COP26: Climate emergency is 'human rights crisis of catastrophic proportions'
Ahead of her attendance at climate conference, Amnesty Secretary General warns of threat to human rights and demands that leaders ‘wake up’
‘As the climate crisis intensifies with every passing day, so do the losses to our human rights’ - Agnès Callamard
Ahead of the UN climate change conference COP26, Amnesty International is calling on world leaders to urgently address the climate crisis, protect countries most vulnerable and prevent further loss of life and other human rights violations.
Speaking ahead of her attendance at COP26, Agnès Callamard, Amnesty International’s Secretary General, said:
“The climate emergency is a human rights crisis of catastrophic proportions, and our leaders need to wake up and start acting like it.
“There has been a lot of noise, easy promises and symbolic gestures from world leaders on climate change, but no effective action. Many countries have failed to meet even existing commitments to submit updated pledges to reduce emissions.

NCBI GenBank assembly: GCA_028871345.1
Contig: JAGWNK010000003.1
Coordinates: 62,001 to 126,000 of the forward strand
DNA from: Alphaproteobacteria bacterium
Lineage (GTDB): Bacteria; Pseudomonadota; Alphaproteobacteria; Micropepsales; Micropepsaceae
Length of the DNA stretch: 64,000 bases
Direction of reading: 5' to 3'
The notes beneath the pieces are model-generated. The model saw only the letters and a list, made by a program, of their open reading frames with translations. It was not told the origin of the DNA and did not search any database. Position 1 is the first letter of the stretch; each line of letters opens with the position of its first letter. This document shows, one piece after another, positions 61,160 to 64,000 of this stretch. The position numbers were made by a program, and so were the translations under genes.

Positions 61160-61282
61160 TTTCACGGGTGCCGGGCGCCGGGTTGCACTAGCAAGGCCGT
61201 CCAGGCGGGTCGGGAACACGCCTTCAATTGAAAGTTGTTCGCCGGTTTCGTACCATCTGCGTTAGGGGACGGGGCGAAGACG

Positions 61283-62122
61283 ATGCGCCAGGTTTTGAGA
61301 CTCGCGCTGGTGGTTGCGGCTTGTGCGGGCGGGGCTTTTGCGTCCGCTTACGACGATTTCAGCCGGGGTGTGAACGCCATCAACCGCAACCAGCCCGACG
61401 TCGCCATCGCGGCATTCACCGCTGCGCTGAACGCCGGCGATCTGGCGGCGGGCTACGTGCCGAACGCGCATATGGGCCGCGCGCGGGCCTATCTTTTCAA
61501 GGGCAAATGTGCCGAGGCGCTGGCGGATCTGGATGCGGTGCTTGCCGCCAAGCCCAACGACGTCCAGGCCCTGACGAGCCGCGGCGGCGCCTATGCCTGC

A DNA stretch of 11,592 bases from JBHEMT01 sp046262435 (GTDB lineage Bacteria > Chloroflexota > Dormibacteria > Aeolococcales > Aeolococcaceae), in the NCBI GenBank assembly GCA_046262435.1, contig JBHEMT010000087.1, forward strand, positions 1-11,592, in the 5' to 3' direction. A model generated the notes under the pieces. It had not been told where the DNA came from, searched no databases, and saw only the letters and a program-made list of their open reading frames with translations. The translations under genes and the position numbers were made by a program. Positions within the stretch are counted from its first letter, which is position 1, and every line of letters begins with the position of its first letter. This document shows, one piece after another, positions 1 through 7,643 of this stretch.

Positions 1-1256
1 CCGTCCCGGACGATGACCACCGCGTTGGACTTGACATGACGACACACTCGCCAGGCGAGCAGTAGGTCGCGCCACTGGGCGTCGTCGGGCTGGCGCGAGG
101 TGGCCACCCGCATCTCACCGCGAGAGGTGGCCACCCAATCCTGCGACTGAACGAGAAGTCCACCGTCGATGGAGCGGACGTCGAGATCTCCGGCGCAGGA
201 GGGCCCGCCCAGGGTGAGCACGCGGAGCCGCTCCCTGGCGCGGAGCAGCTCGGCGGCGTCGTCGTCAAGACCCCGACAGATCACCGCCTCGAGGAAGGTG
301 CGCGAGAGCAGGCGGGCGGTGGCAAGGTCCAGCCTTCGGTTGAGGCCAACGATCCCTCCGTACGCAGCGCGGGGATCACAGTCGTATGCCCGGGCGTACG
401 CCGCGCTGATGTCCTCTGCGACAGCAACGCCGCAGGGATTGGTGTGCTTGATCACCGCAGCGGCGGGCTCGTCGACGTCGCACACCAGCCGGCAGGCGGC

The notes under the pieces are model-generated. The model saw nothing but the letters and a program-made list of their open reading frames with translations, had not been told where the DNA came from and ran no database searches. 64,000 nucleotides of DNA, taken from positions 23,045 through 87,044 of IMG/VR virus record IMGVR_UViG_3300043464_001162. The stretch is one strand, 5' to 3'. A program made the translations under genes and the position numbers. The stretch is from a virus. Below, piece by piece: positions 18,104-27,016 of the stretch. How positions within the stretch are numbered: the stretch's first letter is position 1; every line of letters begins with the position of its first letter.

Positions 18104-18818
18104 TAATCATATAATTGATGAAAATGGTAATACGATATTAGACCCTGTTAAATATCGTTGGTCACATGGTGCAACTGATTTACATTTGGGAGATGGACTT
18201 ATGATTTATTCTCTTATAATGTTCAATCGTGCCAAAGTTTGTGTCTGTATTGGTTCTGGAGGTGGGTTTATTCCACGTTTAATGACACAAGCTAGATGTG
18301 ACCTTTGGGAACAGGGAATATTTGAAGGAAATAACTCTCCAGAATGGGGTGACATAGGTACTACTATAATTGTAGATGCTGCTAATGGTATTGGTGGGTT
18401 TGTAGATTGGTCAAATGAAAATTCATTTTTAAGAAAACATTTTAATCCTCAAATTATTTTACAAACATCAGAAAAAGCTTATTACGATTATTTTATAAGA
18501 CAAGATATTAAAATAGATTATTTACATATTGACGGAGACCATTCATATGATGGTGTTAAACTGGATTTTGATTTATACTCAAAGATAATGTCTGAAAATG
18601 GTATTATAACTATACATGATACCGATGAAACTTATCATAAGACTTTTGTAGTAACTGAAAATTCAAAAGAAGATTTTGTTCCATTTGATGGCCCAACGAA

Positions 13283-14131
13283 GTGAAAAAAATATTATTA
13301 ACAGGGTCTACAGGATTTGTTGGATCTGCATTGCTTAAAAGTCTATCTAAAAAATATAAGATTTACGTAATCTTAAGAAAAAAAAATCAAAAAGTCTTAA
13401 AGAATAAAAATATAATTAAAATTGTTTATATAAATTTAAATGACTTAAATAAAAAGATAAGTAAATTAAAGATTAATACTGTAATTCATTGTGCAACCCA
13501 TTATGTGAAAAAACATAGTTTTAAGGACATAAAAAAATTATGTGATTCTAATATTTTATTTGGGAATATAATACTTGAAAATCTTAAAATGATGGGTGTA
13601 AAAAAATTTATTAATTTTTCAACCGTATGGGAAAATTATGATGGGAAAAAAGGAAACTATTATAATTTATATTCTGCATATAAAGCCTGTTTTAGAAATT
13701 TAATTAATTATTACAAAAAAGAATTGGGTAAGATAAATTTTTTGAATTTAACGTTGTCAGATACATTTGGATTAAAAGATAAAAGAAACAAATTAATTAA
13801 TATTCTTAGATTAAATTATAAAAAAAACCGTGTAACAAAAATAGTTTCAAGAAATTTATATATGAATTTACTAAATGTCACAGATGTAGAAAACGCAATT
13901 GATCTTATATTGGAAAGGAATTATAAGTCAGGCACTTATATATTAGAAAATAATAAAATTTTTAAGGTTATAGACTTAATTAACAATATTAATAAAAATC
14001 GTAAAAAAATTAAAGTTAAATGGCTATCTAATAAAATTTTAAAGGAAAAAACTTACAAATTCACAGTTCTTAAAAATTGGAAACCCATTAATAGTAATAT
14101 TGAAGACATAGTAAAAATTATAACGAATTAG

“We don’t have the luxury of time for missed deadlines or political posturing.
“This year alone we’ve seen massive rainfall in Indonesia and Germany, scorching temperatures from Canada to Pakistan, and devastating drought in Madagascar - each calamity a warning bell that calls for ever bolder action.
“As the climate crisis intensifies with every passing day, so do the losses to our human rights. Lives are being lost, and our rights to health, adequate housing, food, water, sanitation and many more are threatened.
“As countries enter these pivotal negotiations, they have the weight of humanity’s future resting on their shoulders. But they also have the vast collective will of communities around the world urging them on to take fair and rapid action in saving and sustaining our planet. Let’s hope our leaders are not found wanting.”
Amnesty is calling on all countries to:
- Commit to ambitious and human rights-consistent targets to reduce emissions in order to keep any global temperature rise below 1.5°C;
- Commit to rapidly phasing out fossil fuels rather than relying on offsetting measures that delay climate action and may negatively impact human rights;
- Put in place a global mechanism to support people whose rights have been affected, with wealthy governments paying for the costs through new and additional funding which is not subject to repayment;
- Adopt measures to ensure universal rights to information and participation are guaranteed in climate-related decision-making at all levels.